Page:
Re: altitude questions

From:         rdd@cactus.org (Robert Dorsett)
Organization: Capital Area Central Texas UNIX Society, Austin, Tx
Date:         02 Nov 93 00:38:02 PST
References:   1 2 3
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In article <airliners.1993.692@ohare.Chicago.COM> kls@ohare.Chicago.COM (Karl Swartz) writes:
>>Controlled airspace extends to FL600.
>
>Sure it isn't FL650?  That's the number that comes to mind, though
>I'll admit to not having the references at hand.

My Airman's Information Manual says FL600 for the US Continental Control
Area.  It has FL450 for the jet routes (which I believe may be obsolete or
redefined; weren't these defined by VOR reception?).  But it's three years 
old: this might have been adjusted by the recent airspace redesignation/
consolidation.

>>41,000' is a common "maximum operating" number.  31,000-39,000' is
>>more typical for medium and long-range flight.
>
>For long-range flights they'll try to get as high as possible.

Often, this slot is not available.  For example, there's tremendous contention
over the North Atlantic.  Out of, oh, 50 crossings in a 747-200, I don't 
think we ever got above FL390.

>>I'd guess an absolute altitude for a commercial airliner around 50,000'.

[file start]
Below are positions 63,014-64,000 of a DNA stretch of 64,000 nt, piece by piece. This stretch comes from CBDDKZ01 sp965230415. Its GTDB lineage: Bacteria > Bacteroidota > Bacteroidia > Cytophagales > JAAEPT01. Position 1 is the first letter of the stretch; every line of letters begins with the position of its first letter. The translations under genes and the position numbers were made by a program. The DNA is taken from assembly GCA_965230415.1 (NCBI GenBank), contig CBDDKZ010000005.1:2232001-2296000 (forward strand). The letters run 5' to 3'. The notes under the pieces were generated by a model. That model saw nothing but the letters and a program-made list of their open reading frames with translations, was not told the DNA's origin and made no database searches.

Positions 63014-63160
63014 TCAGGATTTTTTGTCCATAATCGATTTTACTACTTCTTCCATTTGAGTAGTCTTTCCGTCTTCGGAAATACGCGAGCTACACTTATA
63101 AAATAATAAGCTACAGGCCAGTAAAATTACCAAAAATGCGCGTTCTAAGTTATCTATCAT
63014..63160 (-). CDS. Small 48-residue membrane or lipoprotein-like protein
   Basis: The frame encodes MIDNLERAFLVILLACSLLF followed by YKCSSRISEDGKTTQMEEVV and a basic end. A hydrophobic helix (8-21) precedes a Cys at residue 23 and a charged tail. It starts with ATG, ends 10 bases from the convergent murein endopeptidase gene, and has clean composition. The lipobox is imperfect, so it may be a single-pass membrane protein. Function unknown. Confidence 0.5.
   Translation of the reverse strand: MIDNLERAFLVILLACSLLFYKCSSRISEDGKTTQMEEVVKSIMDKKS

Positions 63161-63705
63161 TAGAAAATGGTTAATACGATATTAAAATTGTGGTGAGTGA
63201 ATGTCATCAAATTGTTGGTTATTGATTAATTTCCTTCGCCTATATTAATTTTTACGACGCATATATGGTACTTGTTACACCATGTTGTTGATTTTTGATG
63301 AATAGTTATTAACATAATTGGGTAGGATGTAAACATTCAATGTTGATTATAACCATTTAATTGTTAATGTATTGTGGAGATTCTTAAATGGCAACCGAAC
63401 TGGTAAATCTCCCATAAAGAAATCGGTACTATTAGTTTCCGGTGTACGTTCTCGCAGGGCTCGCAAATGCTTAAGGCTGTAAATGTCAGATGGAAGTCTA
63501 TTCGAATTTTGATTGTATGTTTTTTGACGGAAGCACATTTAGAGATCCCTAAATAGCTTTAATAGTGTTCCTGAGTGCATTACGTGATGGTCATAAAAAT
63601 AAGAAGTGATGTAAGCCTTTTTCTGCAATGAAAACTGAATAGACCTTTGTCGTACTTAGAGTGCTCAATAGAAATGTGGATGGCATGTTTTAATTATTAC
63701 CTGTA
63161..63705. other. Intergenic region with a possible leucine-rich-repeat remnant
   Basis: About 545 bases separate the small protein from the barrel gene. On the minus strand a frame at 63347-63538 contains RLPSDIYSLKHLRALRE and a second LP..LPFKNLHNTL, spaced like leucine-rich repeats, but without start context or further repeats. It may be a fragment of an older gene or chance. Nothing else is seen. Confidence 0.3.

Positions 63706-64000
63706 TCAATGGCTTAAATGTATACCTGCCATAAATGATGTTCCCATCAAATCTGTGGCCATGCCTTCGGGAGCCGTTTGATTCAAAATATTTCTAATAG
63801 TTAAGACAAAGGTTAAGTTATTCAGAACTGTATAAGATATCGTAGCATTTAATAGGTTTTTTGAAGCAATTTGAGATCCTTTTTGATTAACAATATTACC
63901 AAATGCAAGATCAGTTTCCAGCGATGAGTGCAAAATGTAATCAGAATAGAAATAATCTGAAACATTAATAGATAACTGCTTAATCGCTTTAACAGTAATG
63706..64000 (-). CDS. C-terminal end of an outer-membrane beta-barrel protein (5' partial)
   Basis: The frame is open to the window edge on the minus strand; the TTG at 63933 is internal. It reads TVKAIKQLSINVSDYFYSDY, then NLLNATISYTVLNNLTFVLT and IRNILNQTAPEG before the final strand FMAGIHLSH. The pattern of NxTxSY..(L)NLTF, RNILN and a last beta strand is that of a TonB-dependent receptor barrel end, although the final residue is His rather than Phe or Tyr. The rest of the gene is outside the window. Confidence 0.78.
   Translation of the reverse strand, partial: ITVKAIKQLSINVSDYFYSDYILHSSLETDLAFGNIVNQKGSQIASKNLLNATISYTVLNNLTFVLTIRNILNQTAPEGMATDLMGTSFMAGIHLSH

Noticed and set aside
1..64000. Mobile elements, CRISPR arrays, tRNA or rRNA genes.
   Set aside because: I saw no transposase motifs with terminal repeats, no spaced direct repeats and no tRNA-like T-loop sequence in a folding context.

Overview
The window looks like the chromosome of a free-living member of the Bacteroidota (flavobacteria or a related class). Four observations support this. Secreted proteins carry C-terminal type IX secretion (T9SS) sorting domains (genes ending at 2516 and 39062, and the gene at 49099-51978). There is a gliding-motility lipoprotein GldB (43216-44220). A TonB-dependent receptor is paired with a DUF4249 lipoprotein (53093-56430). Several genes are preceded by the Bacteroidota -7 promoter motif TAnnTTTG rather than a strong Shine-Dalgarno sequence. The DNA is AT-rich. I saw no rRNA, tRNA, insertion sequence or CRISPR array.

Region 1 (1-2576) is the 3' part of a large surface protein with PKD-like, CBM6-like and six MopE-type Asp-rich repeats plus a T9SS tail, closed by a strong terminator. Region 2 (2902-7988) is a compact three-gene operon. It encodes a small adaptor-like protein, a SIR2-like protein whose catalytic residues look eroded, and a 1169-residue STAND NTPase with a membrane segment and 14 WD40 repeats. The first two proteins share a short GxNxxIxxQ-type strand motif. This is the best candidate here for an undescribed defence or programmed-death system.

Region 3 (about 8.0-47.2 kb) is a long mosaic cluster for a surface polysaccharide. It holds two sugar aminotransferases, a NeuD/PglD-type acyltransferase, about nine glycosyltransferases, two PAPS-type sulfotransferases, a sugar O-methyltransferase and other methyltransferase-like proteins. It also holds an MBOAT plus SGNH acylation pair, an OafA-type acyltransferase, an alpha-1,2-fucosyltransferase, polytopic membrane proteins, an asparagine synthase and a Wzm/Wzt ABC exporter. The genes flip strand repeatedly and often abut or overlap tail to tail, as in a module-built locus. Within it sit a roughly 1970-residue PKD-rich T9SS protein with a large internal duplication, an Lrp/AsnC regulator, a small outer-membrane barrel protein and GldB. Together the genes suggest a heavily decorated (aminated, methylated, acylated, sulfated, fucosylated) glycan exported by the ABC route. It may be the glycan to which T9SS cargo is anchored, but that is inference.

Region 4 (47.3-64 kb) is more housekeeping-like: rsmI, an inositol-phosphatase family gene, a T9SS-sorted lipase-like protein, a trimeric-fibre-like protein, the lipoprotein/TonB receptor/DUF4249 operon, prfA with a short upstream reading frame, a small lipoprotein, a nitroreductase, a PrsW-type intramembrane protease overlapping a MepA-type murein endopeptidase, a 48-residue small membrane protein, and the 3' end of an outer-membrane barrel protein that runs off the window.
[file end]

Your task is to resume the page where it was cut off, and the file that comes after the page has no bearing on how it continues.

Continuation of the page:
>
>What exactly do you mean by "absolute altitude?"  Pilots on oxygen,
>light load, pushing it as hard as you can?

Pretty much.  Absolute ceiling is defined by a zero rate of climb.  Service
ceiling is a 100' rate of climb.  It's basically a power issue: how much
thrust your engines can produce in a steady state flight condition.  As
long as this exceeds your power required (drag), you'll climb.


>In most cases, the "service ceiling" is determined by the need to
>maintain an 8,000' cabin altitude.  Generally the fuselage structure
>and thus the pressure differential is the limiting factor, since a
>stronger fuselage (thus greater pressure differential) weighs more.

The fuselage of a typical jet is capable of withstanding about 150% of
the overpressure relief, which is around 14.25 psi.  But I must emphasize
we're getting into "psycho test pilot" territory, here. :-)  I also
wouldn't recommend this on a 30-year-old, high-cycle 707. :-)


>Though even on relatively short flights they can go remarkably high --
>I've been on flights between SFO and LAX (337 miles) that got up to
>FL370, maybe even some at FL390.  Cruise usually lasts less than ten
>minutes on these flights!  BTW, it seems to me that all of these have
>been on 757s, which have impressive climb rates even with a decent
>load; on a short hop such as SFO-LAX they're truly amazing.

Yeah, I've heard a couple of 757 pilots gripe about how ATC's unable
to fully accomodate their capabilities.  I understand they can outclimb
just about anything by a factor of two. :-)




---
Robert Dorsett
rdd@cactus.org
...cs.utexas.edu!cactus.org!rdd